According to an article written by Florida Realtors®, "Co-living has become a growing trend in real estate, as more renters and homeowners look for roommates so they can afford a home." With a clear gap between annual salaries and the cost of living in South Florida, it seems many young adults who wish to live in metropolitan areas such as Fort Lauderdale or Miami are turning to co-living spaces. What makes co-living different from having a roommate? Well, the origins of co-living don't come from the single roommate theology. An article by Business Insider describes the origin of co-living spaces as, "The 'hacker house,' 'commune,' or whatever your preferred name for dwellings that pack in a large number of residents." The large number they are referring to is upwards to 5 or more roommates in large open style apartments, or 3-5 bedroom homes. Business Insider goes on to explain that the co-living spaces are often inhabited by adults working in the same or similar field.
The earlier referred "hacker house" was a term popularized by startups in San Francisco who would create think-tank homes for programmers, gamer designers, and other entrepreneurs. These working minds needed a place to stay with low rent while they put forward their next big idea or venture. With the growing prices of rent in places like San Francisco, where the average rent currently for a studio is $2,461 for about 500 sq ft, co-living offers much more for much less. Often, a designed co-living space offers amenities such as WiFi and maid service included in the rent. Startups like OpenDoor and WeLive help connect potential tenants with a co-living "community."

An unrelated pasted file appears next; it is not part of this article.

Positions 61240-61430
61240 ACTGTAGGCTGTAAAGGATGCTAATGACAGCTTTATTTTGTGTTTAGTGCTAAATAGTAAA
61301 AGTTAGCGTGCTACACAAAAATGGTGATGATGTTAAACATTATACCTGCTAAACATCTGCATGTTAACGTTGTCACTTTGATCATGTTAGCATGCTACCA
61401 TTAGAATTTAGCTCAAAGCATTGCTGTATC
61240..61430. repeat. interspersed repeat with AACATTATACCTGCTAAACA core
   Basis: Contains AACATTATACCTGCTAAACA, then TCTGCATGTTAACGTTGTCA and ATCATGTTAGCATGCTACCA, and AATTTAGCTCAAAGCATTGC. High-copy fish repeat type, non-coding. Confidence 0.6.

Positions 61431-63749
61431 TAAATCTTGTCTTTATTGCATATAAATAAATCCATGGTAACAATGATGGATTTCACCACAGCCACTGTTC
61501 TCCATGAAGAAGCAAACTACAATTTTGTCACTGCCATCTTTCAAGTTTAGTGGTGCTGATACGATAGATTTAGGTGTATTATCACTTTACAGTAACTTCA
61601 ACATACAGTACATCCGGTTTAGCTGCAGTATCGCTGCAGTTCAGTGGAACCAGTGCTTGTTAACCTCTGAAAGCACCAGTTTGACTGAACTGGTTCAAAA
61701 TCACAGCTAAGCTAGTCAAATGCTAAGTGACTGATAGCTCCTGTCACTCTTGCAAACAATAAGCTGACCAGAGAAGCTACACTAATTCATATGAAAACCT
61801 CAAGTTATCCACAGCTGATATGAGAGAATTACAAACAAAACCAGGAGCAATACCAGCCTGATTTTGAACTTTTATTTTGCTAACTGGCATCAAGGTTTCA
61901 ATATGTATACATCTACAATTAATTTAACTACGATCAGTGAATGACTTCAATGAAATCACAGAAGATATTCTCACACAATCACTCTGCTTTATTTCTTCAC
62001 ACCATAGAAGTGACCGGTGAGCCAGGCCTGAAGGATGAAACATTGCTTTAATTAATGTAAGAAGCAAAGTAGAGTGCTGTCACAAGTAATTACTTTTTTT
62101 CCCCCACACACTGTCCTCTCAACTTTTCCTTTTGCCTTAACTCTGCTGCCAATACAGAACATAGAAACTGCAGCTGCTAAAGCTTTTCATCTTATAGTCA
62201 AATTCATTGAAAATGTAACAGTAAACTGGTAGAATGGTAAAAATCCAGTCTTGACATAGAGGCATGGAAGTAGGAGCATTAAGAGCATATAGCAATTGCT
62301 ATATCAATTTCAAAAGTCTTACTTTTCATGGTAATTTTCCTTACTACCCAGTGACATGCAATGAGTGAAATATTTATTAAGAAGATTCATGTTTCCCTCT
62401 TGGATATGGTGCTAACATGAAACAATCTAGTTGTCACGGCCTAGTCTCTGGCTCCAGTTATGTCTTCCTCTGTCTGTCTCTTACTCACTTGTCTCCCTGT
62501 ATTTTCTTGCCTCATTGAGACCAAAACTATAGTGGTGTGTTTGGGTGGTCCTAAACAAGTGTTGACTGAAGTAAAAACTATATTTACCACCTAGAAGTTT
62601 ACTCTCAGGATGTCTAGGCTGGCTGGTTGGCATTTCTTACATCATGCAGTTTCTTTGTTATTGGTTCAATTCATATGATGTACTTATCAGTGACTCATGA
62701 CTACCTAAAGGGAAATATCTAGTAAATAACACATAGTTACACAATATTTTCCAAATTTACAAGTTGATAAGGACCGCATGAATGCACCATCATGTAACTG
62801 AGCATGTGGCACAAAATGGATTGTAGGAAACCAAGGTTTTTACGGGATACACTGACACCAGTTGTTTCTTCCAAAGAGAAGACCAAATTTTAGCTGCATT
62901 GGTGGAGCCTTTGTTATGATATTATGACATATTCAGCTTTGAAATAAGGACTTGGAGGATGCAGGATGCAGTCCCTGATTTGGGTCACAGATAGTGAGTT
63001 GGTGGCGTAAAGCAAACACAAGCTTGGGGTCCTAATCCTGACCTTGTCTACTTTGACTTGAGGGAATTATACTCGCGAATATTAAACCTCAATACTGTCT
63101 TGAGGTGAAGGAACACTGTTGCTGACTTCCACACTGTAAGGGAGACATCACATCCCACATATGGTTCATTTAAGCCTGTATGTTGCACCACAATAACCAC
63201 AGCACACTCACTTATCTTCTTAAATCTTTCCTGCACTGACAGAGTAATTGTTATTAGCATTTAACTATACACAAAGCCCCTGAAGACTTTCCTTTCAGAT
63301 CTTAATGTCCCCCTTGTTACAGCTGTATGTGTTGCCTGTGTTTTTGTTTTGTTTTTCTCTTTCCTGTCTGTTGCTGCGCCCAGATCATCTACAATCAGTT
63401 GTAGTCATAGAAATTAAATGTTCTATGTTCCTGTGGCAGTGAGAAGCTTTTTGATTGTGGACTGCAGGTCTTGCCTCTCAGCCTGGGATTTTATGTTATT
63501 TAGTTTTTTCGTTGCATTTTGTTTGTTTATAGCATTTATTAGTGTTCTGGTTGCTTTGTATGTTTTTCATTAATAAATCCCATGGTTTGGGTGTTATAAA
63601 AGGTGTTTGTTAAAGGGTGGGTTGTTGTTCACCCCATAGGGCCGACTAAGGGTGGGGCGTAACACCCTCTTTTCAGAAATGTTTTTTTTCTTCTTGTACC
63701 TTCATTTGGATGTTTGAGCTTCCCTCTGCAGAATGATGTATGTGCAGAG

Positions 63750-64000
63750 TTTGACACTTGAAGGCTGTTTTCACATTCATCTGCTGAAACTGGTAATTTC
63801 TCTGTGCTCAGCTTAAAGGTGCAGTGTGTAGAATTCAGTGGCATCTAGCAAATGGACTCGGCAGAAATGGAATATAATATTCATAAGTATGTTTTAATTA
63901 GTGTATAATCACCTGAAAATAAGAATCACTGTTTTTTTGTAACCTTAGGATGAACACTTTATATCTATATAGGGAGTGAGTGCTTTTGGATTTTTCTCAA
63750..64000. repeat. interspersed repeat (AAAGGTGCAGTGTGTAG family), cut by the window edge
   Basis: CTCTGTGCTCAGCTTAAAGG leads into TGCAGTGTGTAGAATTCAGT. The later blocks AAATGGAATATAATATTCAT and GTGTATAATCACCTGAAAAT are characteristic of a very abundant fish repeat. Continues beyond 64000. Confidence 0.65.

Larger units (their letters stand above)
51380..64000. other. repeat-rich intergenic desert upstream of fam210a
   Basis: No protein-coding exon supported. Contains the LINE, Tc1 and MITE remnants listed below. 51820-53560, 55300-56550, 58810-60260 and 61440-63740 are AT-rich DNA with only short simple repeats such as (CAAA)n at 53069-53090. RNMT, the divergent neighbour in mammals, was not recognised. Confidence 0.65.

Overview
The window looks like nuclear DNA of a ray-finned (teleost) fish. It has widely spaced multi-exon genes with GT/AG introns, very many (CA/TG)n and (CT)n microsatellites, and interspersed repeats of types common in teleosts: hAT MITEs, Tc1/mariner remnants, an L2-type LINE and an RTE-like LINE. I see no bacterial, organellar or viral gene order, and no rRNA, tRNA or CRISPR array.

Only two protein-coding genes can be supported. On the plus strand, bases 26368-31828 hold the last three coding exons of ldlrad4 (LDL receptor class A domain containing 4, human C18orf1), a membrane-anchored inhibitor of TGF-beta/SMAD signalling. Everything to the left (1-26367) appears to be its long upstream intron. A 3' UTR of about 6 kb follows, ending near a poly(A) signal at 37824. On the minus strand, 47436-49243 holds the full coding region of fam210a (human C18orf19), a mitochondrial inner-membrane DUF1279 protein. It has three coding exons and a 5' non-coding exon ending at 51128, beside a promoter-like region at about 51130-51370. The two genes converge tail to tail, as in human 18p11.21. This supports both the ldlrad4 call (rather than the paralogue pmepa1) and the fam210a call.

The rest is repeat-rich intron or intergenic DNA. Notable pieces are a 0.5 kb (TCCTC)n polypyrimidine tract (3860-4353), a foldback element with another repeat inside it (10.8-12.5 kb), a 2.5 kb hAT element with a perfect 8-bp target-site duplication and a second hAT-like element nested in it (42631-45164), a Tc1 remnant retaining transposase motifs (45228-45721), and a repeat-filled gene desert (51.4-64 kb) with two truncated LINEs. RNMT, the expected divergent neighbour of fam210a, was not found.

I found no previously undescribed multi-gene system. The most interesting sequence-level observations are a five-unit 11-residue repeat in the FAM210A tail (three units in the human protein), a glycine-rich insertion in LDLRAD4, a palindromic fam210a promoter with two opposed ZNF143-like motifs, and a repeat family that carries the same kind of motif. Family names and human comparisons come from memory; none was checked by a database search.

How did South Florida, the other coast to the South, get involved? Well according to the Florida Realtors article developers want to buy in on this trend to build more developments and homes designed for co-living. Meaning many smaller bedrooms with more square footage dedicated to common or shared areas in a single dwelling.
South Florida has also recently been in the media's eye for its growing art and startup scene similar to its cousin on the west coast, San Francisco. Jorge Gonzalez, president, and CEO of City National Bank when asked about Miami's growing economy was quoted, "Our diverse culture and proximity to Latin American have been a major draw for tech companies, entrepreneurs and start-ups. Being considered for Amazon’s HQ2 speaks volumes about what’s happening in our community." Although South Florida failed to land the Amazon HQ2 it is still attracting attention from its established tech companies such as Ultimate Software in Weston, Magic Leap in Jupiter & Plantation, MAKO Surgical in Davie, and Citrix Systems in Fort Lauderdale.
South Florida's growing entrepreneur and startup economy seem to have created the perfect biosphere for what is co-living. It is no wonder the developers want to wrangle this cash cow.